Podcast downloads are a way to measure a certain flavour of what’s going on with your podcast. Unfortunately, it’s often used on its own. This is a mistake but an understandable one. If we think of podcast metrics as a way to measure your podcast growth as a recipe and not a single ingredient, then we can get a fuller, deeper idea of how your podcast is really doing. This bigger picture view of your podcast growth will help you make real changes that will impact your listeners' experience and your podcast’s future growth. For simplicity's sake and because I’m an awful cook, our podcast metric recipe for today will have only 3 ingredients. Once you master how to track these, you can add on more to make your metrics that much more complex and delicious.
Before we add more measurements onto downloads, there are a few clarifications to make. The most common type of downloads used by reputable podcast hosts are downloads and unique downloads measured in accordance with the IAB Podcast Measurement Technical Guidelines. You don’t need to know the ins and outs of these standards. But, you do need to know what they contain. What you need to know is to focus on unique downloads, because the same listener on the same device can download and listen to your podcast and thereby count as 2 regular downloads, but only 1 unique download. Unique downloads in the first 30 days of a new episode is the standard measurement that’s used in podcasting.
Having said that, the other important factor is that even unique downloads don’t account for telling you how much of your podcast someone listens to. So if they listen to 1 minute of the entire episode, it counts as 1 download. Apple Podcasts, Spotify, and some other platforms have something called “consumption data,” which shows you more details on these downloads, like how long a user actually listens. Well, how long they didn’t hit the stop button, anyway.
Because tracking is slippery, you really want to remember that, at best, downloads can give us a hint at what might be happening with your podcast growth. Viewing your podcast downloads over time and with other metrics is the best way to get the most out of them. Just like a recipe makes one ingredient yummier.
Believe it or not, even though the vast majority of podcasters focus on podcast downloads, there are many other metrics to keep track of. Here are some common ones:
And this isn’t a complete list. So with all of these options, how do you focus on 3 metrics? That’s simple: it depends on your podcast why.
Your podcast “why” is exactly what it sounds like. It’s the reason why your podcast exists. Let’s look at some examples:
Podcast 1’s podcast why: to build a community around a subject/topic
Podcast 2’s podcast why: to attract customers to a small business
Can you see already how these two podcast why’s would create very different metric recipes? A community-focused podcast might not worry about tracking money-related items, but instead would probably be more concerned with slow audience growth. Whereas podcast 2’s metrics would be more money and sales-oriented. Let’s dig deeper into one of these examples.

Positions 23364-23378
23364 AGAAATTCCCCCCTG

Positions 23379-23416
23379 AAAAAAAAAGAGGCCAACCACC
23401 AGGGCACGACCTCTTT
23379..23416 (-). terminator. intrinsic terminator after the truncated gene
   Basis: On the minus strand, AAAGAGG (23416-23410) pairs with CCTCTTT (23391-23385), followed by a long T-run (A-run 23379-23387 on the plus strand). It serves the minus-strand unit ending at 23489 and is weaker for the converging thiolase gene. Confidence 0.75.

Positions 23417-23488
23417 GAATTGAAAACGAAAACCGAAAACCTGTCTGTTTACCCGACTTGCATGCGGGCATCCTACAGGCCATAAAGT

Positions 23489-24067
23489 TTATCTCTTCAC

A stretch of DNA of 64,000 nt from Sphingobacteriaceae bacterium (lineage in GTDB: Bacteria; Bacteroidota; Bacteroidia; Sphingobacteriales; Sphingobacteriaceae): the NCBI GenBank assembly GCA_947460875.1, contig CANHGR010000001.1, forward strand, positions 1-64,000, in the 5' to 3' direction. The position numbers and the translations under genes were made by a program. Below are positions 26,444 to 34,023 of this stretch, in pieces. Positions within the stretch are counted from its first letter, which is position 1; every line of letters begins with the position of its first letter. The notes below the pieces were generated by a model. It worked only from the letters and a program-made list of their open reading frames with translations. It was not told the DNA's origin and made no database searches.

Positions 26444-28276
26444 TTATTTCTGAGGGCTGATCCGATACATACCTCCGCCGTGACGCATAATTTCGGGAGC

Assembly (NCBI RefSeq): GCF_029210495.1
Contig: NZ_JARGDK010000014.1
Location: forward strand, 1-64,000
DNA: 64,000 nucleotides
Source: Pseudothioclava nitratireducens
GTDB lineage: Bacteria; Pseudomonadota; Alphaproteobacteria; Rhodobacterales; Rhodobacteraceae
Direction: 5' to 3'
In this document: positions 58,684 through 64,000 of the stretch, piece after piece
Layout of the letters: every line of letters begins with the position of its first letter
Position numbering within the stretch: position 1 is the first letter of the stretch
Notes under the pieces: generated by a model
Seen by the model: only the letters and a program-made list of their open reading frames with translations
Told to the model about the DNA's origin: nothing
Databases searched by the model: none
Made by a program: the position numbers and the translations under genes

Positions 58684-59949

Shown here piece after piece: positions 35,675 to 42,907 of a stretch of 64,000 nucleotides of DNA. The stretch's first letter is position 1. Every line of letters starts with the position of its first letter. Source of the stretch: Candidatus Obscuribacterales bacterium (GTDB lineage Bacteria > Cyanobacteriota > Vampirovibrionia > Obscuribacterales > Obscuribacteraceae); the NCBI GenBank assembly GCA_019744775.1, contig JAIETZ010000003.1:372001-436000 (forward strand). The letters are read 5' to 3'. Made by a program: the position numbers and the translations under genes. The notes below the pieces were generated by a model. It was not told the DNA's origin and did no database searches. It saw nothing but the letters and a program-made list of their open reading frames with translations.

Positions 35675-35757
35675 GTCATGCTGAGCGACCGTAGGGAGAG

Before we mentioned that we’re going to stick to 3 metrics to start. Since we know that unique downloads are one of these metrics, we just need 2 more to complete the recipe to build community. Which of the metrics from the above list do you think would fit this podcast why?
Let’s say for example, this is an Indonesian movie podcast that has monthly online live events where they can track how many people attend. Then I can see that they might get a substantial amount of passionate movie buff DMs on their social media and/or emails about their episodes. We can count all of those as private messages and as one metric. So, we’re done!
Podcast 1: Indonesian movie podcast
Podcast why: Build Community
Now that you’ve got the 3 ingredients necessary for your podcast metric recipe, you need to combine them and cook them for a few months. I mean watch them.
If you’re a numbers person you can track them in a spreadsheet like this:
And if you’re more visual, like me, you can easily convert this spreadsheet into a few quick bar charts.
It’s easy to make quick charts in Google Sheets from this data. With these 3 charts, we can visually see the overall growth trend in all 3 metric areas, which is great. If there was a dip in all 3 for a month, that might be telling you that something you did differently was not liked by your audience. But by having a few metrics to look at it’s more likely that the trends that are showing are real and not just a technical issue with downloads or something along those lines.
They create a richer metric dish that you can really dig into and appreciate instead of the quick, fast-burning snack that is downloads alone.
However you decide to track and analyse your specific podcast metrics is up to you. Just remember to first identify your podcast why and then track 3 metrics over a period of time. This data can help you understand how your podcast growth is going more effectively than the slippery single data point of podcast downloads.